ICANN has an established policy for resolving disputes regarding domain names. The Uniform Domain Dispute Resolution Policy (UDRP) provides a framework for any dispute between parties (excluding registrars) over the registration and use of an Internet domain name.
The purpose of the UDRP is to provide a clear and fast method to resolve domain disputes. Disputes under the UDRP are decided in an administrative proceeding under one of ICANN's approved providers.
To succeed on your UDRP claim you must prove the following:
- The domain name registered is identical or confusingly similar to a trademark or servicemark in which the complainant has rights; and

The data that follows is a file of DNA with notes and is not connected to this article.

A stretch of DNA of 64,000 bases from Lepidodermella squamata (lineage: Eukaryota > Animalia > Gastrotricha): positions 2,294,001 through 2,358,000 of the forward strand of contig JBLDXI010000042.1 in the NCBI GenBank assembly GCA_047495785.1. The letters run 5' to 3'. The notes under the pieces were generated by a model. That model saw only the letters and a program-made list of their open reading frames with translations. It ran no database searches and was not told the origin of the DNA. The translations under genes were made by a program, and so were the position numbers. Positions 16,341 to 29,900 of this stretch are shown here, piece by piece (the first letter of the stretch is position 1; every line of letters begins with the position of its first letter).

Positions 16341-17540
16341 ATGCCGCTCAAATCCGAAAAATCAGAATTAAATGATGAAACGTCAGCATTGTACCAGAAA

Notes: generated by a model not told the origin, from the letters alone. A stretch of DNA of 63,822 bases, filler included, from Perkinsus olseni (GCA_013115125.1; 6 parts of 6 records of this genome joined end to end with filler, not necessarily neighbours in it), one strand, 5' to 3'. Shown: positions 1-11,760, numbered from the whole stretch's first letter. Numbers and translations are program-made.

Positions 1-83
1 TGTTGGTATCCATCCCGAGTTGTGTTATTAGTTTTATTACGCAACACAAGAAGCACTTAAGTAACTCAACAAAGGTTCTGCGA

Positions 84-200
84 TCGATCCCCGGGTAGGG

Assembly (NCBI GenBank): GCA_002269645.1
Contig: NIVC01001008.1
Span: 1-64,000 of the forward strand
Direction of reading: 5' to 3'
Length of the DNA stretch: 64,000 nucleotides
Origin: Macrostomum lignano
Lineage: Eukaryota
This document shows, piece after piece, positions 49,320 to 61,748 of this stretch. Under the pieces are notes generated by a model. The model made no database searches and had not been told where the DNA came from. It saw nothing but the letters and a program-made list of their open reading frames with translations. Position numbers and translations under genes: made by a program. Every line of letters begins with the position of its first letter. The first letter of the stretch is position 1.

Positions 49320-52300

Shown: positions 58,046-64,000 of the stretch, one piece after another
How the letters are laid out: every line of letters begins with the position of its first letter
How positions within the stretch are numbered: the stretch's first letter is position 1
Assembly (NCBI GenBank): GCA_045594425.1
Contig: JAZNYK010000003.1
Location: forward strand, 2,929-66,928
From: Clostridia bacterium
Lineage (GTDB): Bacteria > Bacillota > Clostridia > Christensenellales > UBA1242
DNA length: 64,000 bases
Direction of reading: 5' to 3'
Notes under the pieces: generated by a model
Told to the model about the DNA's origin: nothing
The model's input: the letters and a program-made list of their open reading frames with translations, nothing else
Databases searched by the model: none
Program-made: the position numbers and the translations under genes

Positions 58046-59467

- The respondent has no rights or legitimate interests in respect of the domain name; and
- The domain name has been registered and is being used in bad faith
To prove the domain name is identical of confusing similar you do not have to actually have a Patent and Trademark Registration. Rather, you can show you hold a common law trademark right in the domain name by a showing of continuing and ongoing use of the domain as well as evidence that shows the domain name has sufficient secondary meaning.
Examples of bad faith registration include, but are not limited to:
- Registering and using a domain name primarily for the purpose of disrupting the business of a competitor
- Intentionally attempting to attract, for commercial gain, internet users by creating a likelihood of confusion with the complainant's domain
- Hacking and/or stealing a domain name
An experienced lawyer can help you evaluate and navigate your options if you or your business has a dispute regarding a domain name.